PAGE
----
The respiratory system is responsible for ventilation and gas exchange in order to deliver oxygen into the bloodstream and collection of waste gases such as carbon dioxide. In works hand in hand especially with the cardiovascular system to achieve ventilation and perfusion.
Ventilation is the movement of air in and out of the lungs. During inspiration, air flows form the environment into the trachea, bronchi bronchioles and alveoli. During expiration, alveolar gas travels the same route in reverse (Smeltzer, et al., 2010).
Respiration is the process in which gas exchange between the atmospheric air and the blood and between the blood and the cells of the body take place.
What is respiratory failure?
Respiratory failure is a syndrome wherein the lungs fail to provide adequate oxygenation or ventilation in the blood. It is a life-threatening deterioration of the gas exchange function of the lungs which leads to hypoxemia and hypercapnia.
What are the types of respiratory failure?
Respiratory failure is classified as either hypoxemic respiratory failure (type I) or hypercapnic respiratory failure (type II).
- Hypoxemic respiratory failure (type I) is characterized by an arterial oxygen tension (PaO₂) lower than 60 mm Hg with a normal or low arterial carbon dioxide tension (PaCO₂).
- Hypercapnic respiratory failure (type II) is characterized by a PaCO₂ higher than 50 mm Hg.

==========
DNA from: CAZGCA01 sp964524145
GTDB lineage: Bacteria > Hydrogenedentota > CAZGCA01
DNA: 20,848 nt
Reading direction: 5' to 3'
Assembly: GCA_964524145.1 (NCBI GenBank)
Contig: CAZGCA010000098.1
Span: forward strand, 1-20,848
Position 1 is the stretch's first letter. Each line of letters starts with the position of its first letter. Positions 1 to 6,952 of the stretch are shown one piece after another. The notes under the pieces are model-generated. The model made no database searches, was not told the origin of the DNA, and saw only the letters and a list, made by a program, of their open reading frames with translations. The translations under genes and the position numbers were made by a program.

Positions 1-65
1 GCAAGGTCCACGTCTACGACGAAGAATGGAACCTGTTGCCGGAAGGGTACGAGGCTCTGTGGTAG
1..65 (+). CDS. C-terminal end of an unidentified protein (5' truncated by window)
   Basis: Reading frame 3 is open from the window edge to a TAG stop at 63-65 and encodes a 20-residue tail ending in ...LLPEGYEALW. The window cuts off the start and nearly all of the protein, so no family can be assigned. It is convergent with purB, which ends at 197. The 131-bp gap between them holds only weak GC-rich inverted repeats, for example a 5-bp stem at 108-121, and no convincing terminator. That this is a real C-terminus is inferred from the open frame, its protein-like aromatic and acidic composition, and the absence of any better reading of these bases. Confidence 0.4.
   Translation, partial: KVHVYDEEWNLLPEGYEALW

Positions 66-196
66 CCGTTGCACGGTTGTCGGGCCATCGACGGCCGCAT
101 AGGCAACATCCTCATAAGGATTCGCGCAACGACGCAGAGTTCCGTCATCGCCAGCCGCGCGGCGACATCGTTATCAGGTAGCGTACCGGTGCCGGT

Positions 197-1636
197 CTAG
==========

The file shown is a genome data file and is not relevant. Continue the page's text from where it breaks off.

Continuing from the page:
It may be further classified into acute and chronic respiratory failure.
- Acute respiratory failure is defined as a decrease in arterial oxygen tension (PaO₂) to less than 50 mmHg (hypoxemia) and an increase in arterial carbon dioxide tension (PaCO₂) with greater than 50 mmHg (hypercapnia), with an arterial pH less than 7.35.
- Chronic respiratory failure is defined as deterioration in the gas exchange function of the lung that has developed insidiously or has persisted for a long period after an episode of acute respiratory failure (Smeltzer, et al., 2010).
The objectives of treatment are to correct the underlying cause and to restore adequate gas exchange in the lung (Smeltzer, et al., 2010).
Assessment of the following:
- Patient’s level of response
- Arterial blood gases
- Pulse oximetry
- Vital signs
Position the patient in high Fowler’s position.
Administer oxygen to maintain the PaO₂ level greater than 60 to 70 mmhg.
Encourage deep breathing exercises.
Administer medications as prescribed (i.e. bronchodilators).
Prepare patient for possible mechanical ventilation if supplemental oxygen cannot maintain acceptable PaO₂ levels.
Respiratory Failure Pathophysiology and Schematic Diagram
- Kaynar, A.M. (n.d.) Respiratory Failure. Retrieved from http://emedicine.medscape.com/article/167981.
- Silvestri, L. A.(2005). Saunders Comprehensive review for the NCLEX-RN Examination. St. Louis, Mo.: Saunders/Elsevier Inc.
- Smeltzer, S., Bare, B., Hinkle, J. Cheever, K. (2010). Brunner & Suddarth’s Textbook of Medical Surgical Nursing.Wolter Kluwer Health/ Lippincott Williams & Wilkins.